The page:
Improv Training and The Voice Actor

Tracy Pattin over at VoiceRegistry continues her interview with improv teacher Bill Applebaum and a panel of students. Here are a few tips as to how improv training can give the voice over actor a competitive edge:

• The client LOVES Voice Actors with Improv Experience because “they can’t be thrown.”

•Improv gives you a plethora of choices. The more choices you bring to the table, the more your odds improve of getting the job.

•Improv helps the voice actor help the client to figure out what they want by offering a new delivery of the copy. Often something the client never thought of!

Be sure to listen to the podcasts.  They are well worth your time.

Thanks, Tracy, good work!

5 thoughts on “Improv Training and The Voice Actor

  1. Greg Houser

    Experience can give a voice actor most of those (though the third comment is definitely true).

    My experience (both as a voice actor, and as an improviser) is that improv gives you two things which no other form of acting can teach you. The first is to learn to commit 100% to whatever choice you make with your character and to not worry about whether you made the right one. The second is to “have a deal”. Sure, you made your choice, but what’s the “deal” that makes your choice interesting. I can be sarcastic in a read, but why is my character sarcastic? I’ve made my choice, but what makes mine more than generic?

    Both of these are critical, in my opinion, to believable voiceover performances.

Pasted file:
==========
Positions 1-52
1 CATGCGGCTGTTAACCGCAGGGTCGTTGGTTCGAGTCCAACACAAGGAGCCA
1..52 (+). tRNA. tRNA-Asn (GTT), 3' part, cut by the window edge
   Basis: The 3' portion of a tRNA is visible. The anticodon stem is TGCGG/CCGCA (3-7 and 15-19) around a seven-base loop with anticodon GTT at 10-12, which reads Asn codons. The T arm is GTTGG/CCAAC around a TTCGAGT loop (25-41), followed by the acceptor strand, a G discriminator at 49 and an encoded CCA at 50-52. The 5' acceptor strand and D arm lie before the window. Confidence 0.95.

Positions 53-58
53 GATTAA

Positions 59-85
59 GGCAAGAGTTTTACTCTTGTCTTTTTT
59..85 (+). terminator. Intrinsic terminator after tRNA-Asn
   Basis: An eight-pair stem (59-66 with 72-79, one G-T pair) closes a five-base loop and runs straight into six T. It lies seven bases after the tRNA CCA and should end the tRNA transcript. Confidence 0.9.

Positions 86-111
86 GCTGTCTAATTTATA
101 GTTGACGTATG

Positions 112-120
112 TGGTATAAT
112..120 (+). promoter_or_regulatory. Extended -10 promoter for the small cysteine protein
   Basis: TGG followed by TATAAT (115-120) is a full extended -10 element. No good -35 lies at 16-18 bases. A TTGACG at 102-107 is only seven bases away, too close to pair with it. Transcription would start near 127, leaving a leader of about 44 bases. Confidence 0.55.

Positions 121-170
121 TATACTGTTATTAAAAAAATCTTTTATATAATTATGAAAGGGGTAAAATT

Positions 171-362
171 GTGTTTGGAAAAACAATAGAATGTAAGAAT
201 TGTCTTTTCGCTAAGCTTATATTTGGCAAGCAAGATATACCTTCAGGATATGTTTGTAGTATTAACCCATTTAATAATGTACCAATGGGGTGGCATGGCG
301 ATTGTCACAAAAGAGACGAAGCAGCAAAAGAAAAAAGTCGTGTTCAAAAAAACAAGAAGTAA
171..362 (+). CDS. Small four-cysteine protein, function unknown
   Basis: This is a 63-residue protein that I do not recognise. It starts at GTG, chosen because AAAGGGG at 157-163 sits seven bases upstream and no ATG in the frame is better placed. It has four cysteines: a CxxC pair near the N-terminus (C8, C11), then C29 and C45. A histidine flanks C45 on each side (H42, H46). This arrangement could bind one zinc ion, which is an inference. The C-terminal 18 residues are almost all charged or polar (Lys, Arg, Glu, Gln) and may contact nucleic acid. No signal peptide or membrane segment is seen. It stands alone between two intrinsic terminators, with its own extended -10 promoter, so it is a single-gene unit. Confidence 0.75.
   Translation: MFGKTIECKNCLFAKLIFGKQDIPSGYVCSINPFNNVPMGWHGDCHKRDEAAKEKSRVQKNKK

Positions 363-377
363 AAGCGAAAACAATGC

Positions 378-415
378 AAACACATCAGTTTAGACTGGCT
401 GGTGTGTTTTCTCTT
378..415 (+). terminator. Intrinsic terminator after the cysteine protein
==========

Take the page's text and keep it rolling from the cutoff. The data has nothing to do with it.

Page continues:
2. Bill Post author

    Good points. Greg, if you happen by again maybe you can explain further for the beginning voice actor what you mean by “having a deal.”

  3. Greg Houser

    Hey Bill,

    I’m sorry, but with all the stuff going on as of late I didn’t see your response.

    “Having a deal” means just that. When you’ve made your choice for the copy there are going to be certain things you notice which drove you to make your choice and committment, right? Well there are also going to be those things (often the same things which drove your choice) which take you further than that. A descriptive word here or there, sentence structure, or just your own interpretation of the choice will have you develop a character for that copy. That character will have a “deal”, a little something which makes him/her/it uniquely identifiable. It might be something as simple a a slight change in dialect or speech pattern, but usually is something more (in some cases it might even deviate you from the copy a little bit).

    Here’s an example: a few month back I was studying with one of my VO instructors and she gave me a piece of copy for Greyhound. I quickly scanned the copy, found the key words and phrases, but it didn’t really do anything for me. I ended up making my choice to be a little smart-assed about the read. Further scanning of the copy showed me some key lines that really validated the choice, but they gave me a better description of what my deal was. Sure, I was a spokesperson for Greyhound, but the character made a slide comment about his family. There’s my deal. If there was a chance to toss in a comment about a family member with the copy, I took it. In one take the copy turned into a Richard Jeni’esque take on bus travel throughout the US. Whenever there was a line of copy that I didn’t like, it’d get twisted into a line about dealing with your family. The end result was that the copy turned into a performance that was uniquely mine with a character that I could now pull out whenever I needed him.

    If you use improv for your voiceover, you’ll find that as your improv skills improve that each character will have some kind of angle or motivation that drives them to the copy and makes it believeable. That’s their “deal”.



  4. Bill Post author

    Thanks Greg!
    Kids, Greg has just described a valuable technique for lifting those words off the page and making them your own.

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